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The burnout season

The burnout season

With Facebook ablaze with New Year’s resolutions, Susan Brown Snook wonders in her blog A Good and Joyful Thing where everyone gets the energy:

…there are times when all clergy and lay church leaders fall into exhaustion, when we don’t have the energy to think ahead, when one more hospital visit, meeting, or liturgy feels like it might just drive us over the edge. Not to mention having zero energy left over for getting out into the community and reaching new people in new ways, where they are rather than where the church is. I believe in doing these things! But how do I do them when I am exhausted?

I have to add that it’s not just clergy who find themselves burned out. I had a ten-year career in public accounting, and I got plenty burned out then, too. I have lots of parishioners who work just as hard as I do, and some who work harder for lower pay. We clergy shouldn’t fall into a poor-me trap of thinking we are uniquely put-upon. Think about public school teachers if you want to consider a noble, service-oriented, hardworking, and vastly underpaid profession! But I guess I somehow believed when I embarked upon this career that serving Jesus would make me more joyful, less stressful than serving my accounting clients was. And it is, most of the time. But then there come those times of exhaustion.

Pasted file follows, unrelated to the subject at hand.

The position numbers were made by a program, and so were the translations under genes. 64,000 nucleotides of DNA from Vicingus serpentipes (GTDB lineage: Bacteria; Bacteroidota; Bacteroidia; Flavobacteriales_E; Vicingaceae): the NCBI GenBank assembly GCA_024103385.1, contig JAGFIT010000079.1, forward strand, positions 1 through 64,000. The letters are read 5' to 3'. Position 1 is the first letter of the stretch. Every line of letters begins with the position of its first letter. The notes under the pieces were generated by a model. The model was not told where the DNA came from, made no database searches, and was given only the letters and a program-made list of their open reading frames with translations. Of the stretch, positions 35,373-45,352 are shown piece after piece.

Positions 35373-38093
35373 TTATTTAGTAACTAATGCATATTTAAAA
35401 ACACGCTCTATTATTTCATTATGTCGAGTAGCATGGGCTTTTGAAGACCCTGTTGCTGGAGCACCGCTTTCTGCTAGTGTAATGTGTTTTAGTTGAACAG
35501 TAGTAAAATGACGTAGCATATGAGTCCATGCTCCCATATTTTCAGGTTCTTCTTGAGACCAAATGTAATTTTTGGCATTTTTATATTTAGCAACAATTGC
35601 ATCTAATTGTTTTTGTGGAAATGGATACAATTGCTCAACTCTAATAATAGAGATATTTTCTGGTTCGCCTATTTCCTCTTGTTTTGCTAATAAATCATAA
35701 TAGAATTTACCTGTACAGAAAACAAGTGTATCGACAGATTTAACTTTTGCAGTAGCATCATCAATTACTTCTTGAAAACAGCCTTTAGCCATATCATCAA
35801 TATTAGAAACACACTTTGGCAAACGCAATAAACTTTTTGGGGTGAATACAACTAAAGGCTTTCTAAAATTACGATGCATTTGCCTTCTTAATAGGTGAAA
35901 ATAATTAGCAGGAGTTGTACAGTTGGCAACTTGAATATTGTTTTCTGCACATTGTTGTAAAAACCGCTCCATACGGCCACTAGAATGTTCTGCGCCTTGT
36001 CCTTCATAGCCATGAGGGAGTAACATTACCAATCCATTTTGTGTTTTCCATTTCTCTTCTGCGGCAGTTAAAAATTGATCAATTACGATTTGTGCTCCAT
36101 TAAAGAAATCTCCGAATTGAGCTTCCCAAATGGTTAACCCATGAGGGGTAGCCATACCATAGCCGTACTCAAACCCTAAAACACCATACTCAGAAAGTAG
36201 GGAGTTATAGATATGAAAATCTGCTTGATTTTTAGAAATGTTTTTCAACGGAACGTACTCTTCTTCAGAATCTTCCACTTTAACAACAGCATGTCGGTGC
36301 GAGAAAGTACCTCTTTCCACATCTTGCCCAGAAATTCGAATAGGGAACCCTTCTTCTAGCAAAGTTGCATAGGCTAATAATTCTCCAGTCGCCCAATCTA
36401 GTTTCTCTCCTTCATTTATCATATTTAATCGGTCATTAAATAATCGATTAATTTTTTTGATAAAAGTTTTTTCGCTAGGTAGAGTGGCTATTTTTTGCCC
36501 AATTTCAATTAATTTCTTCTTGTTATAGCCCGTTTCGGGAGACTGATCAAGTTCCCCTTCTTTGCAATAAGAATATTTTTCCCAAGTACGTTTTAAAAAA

And oh yes – those times hit Jesus, too. Witness the gospel stories of Jesus retiring to a secluded place to pray, and being followed by the crowds. He seemed to react the same way I do – sighing and then pleasantly doing what the crowds required. I’m not much like Jesus, most of the time – but I certainly identify with him in the stories where he is worn-out and stressed.

So that’s the question, Gentle Reader. How do we replenish ourselves in times like this? How do we keep on leading our congregations in accomplishing Christ’s mission – that mission we have devoted our professional lives to, in which we passionately believe – when we feel like empty, burned-out vessels, with very little left to give? Where do we find the spiritual reserves to do that joyful, life-transforming mission that we are called to do?


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Genie Carr

Maybe this is heresy, but, speaking as a layperson and member of a congregation with five very busy clergy people, I’d say one answer to that (probably rhetorical) question is to let parishioners KNOW you’re a bit tired. Some won’t like it, but most understand that ordained people are people too. Of course, the clergy have to realize that first, and take care of themselves as well as taking care of us. We can handle it.

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